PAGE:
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Currie’s bill would set nation’s earliest abortion limitations

A Mississippi lawmaker who wrote a bill that would set the earliest abortion ban in the country is feeling victorious.

Rep. Becky Currie, R-Brookhaven, said the House would concur with small changes the Senate made Tuesday to House Bill 1510, the Gestational Age Act, which prohibits abortions 15 weeks after a pregnant woman’s last menstrual period. Senators voted 35-14 Tuesday to pass the bill, making small changes that lessen penalties for performing abortions.

“They changed a little bit of the language, took out some of the penalties. It’s still going to be against the law,” Currie said. “We’ll take their version in order for it to continue to live, we don’t want it to die.”

Gov. Phil Bryant is indicating he will sign the bill if the House concurs on the Senate’s changes.

“As I have repeatedly said, I want Mississippi to be the safest place in America for an unborn child,” the Republican governor said Tuesday on Twitter. “House Bill 1510 will help us achieve that goal.”

Should HB 1510 pass, it would become the first law of its kind in the United States.

Currie, a registered nurse who has worked in an OBGYN department, said about 200 abortions past the 15-week gestation period were performed in Mississippi last year.

“This bill could save 200 lives,” she said.

She called it a victory for those unborn children, but also for the mothers who suffer from complications from abortions in the second trimester.

Sen. Sally Doty, R-Brookhaven, voted in favor of the bill. She had previously voted for the legislation when it came before the Judicial A Committee, and said no amount of debate would have prompted her to vote against it.

“There’s nothing that would change my mind,” she said. “A 15-week-old fetus is a child. I had no qualms of voting for it.”

Abortion opponents nationwide are exploring whether the U.S. Supreme Court will approve laws that limit abortion before a fetus is viable outside the womb.

Diane Derzis, who owns the only abortion clinic in Mississippi, said in January she believes the bill is “clearly unconstitutional.”

Sen. Angela Turner-Ford, a Democrat from West Point, told The Associated Press after the vote she questions how the bill could be enforced. Gestational age is determined based on a pregnant women’s account of when her last period took place, rather than concrete medical tests.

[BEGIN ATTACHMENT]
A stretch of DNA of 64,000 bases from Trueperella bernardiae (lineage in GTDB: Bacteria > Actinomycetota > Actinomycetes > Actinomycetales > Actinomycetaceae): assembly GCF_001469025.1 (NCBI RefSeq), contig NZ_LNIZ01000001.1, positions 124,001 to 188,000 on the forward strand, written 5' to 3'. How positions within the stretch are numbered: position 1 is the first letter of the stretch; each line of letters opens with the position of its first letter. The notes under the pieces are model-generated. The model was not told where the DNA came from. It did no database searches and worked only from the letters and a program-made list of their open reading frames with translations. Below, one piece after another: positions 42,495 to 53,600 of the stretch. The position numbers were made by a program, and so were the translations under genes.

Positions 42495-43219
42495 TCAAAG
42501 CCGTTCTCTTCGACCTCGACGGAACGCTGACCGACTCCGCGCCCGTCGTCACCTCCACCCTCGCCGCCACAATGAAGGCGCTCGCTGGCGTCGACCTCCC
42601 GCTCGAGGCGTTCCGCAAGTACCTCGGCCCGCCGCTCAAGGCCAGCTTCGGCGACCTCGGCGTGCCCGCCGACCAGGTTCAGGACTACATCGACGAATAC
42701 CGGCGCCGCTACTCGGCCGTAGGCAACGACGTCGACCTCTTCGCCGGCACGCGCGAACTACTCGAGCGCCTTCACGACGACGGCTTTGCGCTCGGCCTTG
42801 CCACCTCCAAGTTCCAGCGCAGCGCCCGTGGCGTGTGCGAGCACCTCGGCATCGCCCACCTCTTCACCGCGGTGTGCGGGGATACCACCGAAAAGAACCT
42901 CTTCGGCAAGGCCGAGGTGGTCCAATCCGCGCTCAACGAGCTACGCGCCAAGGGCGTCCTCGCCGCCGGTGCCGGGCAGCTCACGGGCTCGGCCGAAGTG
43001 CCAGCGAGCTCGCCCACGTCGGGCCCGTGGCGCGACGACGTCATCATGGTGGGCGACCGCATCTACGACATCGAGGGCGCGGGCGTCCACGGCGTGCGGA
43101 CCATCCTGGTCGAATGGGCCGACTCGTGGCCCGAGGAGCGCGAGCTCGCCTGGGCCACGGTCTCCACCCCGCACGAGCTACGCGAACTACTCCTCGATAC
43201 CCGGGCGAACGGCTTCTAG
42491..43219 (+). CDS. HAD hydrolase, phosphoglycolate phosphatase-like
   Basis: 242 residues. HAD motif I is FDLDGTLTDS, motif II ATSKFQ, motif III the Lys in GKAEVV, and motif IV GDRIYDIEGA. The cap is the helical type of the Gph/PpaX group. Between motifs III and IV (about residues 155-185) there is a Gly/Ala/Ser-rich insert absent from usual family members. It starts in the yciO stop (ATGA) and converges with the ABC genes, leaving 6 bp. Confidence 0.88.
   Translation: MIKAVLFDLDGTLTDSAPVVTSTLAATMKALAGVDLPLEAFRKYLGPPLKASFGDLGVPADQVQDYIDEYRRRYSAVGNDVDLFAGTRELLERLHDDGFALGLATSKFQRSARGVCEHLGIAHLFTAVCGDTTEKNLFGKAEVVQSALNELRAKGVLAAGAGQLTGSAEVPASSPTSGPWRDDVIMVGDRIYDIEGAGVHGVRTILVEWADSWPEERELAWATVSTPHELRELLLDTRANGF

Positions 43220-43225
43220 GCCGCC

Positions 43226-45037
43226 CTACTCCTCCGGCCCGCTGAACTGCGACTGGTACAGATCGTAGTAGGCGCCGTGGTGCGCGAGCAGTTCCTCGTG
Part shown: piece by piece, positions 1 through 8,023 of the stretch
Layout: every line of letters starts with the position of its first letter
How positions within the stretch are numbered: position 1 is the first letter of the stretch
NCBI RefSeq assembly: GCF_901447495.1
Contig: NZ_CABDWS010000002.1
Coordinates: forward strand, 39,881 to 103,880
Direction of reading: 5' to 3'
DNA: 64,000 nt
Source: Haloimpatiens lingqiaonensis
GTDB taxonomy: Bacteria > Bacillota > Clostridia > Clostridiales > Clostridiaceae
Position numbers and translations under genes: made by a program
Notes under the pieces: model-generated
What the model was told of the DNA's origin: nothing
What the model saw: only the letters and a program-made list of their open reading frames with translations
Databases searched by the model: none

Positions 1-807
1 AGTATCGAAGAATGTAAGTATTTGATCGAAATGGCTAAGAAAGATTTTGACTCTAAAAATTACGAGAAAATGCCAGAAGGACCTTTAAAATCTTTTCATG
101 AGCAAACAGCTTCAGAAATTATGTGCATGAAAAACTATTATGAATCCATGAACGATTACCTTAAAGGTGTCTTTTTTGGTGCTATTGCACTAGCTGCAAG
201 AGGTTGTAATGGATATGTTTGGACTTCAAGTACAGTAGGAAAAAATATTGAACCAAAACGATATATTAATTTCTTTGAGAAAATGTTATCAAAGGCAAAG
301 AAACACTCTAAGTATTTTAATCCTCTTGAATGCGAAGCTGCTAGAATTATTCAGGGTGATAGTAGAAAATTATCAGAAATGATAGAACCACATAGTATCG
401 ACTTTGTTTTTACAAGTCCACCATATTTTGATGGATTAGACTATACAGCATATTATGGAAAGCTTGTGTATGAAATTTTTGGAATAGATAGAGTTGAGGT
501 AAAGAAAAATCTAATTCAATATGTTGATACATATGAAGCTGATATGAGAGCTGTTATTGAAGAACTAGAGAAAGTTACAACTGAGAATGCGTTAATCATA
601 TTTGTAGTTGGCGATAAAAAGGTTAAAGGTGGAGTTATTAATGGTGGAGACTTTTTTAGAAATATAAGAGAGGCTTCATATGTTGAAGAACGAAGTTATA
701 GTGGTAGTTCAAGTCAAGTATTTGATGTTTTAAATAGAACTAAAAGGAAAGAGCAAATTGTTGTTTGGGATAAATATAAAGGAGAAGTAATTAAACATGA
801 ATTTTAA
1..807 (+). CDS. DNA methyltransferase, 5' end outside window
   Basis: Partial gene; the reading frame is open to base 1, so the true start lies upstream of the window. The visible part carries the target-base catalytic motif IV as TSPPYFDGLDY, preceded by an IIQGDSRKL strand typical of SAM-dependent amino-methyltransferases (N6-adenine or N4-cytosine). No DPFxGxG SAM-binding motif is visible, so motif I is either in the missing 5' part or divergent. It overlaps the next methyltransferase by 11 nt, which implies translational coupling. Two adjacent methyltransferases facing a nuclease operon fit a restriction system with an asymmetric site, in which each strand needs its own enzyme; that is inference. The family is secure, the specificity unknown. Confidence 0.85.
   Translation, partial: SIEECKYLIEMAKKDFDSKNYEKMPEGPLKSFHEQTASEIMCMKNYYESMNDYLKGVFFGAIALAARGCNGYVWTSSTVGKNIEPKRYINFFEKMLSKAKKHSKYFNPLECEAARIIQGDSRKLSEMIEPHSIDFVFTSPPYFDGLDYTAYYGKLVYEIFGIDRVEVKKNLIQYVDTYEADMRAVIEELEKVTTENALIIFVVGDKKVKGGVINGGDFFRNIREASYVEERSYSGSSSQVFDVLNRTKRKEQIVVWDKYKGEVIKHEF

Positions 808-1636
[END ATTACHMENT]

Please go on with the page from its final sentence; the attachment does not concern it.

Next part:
Turner-Ford said this is why she believes viability is a better determination. Gestational age, she said, is “subjective.”

Sen. Deborah Dawkins, a Democrat from Pass Christian, called abortion a medical procedure, “that’s it.”

“To me, it’s a medical issue not to be interfered with by the Legislature,” she said.

But several Senate Republicans said it’s an issue of protecting life.

Sen. Angela Burks Hill, a Republican from Picayune, called abortions after 15 weeks “barbaric” and “inhumane.”

The only exceptions to the 15-week cutoff in the bill are a woman’s medical emergency related to the pregnancy or a medical abnormality that makes the fetus “incompatible with life.”

There are no exceptions for pregnancies caused by rape or incest.

Senators amended the bill to take out possible felony charges for physicians who perform abortions later than 15 weeks. Those who do abortions after that limit would have their professional medical licenses suspended or revoked.

The bill also requires that physicians provide the Mississippi Department of Health with a record of the abortion, including the date and method of the procedure and estimated gestational age of the fetus, within 15 days of the procedure. Physicians who knowingly provide false reports would be subject to civil penalties or a fee up to $500.

Sen. Joey Fillingane, a Republican from Sumrall, said senators removed the language about possible prison time for physicians because, “I just don’t want to criminalize any behavior.”

The potential of licensing sanctions and civil penalties was enough, he said. Fillingane also said physicians’ groups opposed criminal penalties.